The goal of treatment is to prevent permanent damage to your teeth and
reduce pain caused by bruxism. Treatment for bruxism varies depending on
bruxism related to stress, your doctor may recommend professional
counseling, psychotherapy, physical therapy or stress management
techniques. He or she may also prescribe a muscle relaxant
medication to temporarily ease the spasm in your clenched jaw.
If your bruxism seems to stem from dental problems,
your dentist may correct misaligned teeth. In severe cases, he or
she may need to use overlays or crowns to entirely reshape the
chewing surfaces of your teeth. A mouth guard or protective dental
appliance may be helpful if bruxism is severe enough to cause
extensive damage to your teeth.
Brain injury or
Bruxism related to
brain injury or neuromuscular illness can be difficult to treat.
Your doctor may suggest that you use a mouth guard.
If you develop bruxism as a side effect of antidepressant
medication, your doctor can change your medication or prescribe
another medication to counteract your bruxism. Studies indicate that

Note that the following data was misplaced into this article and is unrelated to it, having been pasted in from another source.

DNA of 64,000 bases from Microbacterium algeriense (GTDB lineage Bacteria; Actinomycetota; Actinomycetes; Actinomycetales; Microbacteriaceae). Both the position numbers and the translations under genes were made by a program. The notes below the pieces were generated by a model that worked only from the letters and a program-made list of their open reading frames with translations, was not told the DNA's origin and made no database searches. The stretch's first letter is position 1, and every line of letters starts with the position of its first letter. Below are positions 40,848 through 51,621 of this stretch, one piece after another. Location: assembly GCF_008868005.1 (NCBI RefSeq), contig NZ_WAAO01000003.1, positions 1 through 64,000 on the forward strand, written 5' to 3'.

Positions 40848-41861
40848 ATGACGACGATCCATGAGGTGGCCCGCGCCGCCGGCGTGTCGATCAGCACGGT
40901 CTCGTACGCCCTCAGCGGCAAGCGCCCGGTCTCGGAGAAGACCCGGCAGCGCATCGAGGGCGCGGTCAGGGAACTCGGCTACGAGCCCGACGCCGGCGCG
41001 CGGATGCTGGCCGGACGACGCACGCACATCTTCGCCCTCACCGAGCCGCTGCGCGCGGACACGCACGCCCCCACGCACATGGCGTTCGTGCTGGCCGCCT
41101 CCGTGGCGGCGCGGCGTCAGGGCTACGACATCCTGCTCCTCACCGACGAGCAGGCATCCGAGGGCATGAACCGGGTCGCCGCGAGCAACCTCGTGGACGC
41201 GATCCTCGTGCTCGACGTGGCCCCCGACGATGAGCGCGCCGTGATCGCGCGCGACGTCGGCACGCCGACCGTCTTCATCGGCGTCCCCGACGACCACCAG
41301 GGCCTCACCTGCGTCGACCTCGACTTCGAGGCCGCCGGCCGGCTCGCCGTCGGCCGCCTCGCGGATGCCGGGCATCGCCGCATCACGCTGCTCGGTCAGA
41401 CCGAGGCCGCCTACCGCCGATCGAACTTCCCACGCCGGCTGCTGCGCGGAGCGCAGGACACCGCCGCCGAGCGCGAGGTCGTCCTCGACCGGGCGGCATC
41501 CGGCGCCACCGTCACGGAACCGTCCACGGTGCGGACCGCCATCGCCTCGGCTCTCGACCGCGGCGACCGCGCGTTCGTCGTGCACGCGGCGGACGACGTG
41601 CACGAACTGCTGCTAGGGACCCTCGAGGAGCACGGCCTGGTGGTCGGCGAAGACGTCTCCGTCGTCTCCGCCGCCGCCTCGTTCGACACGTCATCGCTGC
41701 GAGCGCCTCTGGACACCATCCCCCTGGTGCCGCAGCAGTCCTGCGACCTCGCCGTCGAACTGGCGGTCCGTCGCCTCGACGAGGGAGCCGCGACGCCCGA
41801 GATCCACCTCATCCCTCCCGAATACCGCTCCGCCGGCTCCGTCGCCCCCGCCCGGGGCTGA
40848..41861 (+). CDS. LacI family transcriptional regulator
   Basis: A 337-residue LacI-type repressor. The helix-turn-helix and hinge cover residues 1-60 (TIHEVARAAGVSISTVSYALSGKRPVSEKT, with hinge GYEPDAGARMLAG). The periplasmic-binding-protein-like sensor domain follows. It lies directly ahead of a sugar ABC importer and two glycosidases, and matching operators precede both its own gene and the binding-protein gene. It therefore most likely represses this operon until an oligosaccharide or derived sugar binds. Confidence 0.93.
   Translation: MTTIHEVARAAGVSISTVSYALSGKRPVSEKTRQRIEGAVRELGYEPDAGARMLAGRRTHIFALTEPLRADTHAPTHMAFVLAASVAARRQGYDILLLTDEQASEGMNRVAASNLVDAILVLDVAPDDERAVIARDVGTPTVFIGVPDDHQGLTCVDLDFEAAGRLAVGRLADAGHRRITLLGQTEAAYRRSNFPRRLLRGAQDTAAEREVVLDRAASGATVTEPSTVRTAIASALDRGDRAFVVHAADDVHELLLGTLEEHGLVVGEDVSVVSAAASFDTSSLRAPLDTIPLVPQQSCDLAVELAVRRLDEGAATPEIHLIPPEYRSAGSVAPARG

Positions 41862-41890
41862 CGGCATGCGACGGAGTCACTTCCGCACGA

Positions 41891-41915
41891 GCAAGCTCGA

the drug gabapentin (Neurontin) may successfully treat bruxism
caused by antidepressant therapy.
If you grind your teeth because of stress, you may be able to prevent
the problem with professional counseling or strategies that promote
relaxation, such as exercise and meditation. Cutting down on your daily
intake of alcohol, tobacco and caffeine also may help, since bruxism
seems to worsen with these substances.
Children and adults can prevent damage caused by bruxism by wearing a
mouth guard or bite plate. These dental appliances are worn when you're
most likely to brux, to prevent your teeth from grinding together.
Over-the-counter mouth guards are available, but generally don't fit
well and can dislodge during bruxing. Your dentist can make a custom
mouth guard to fit your mouth.
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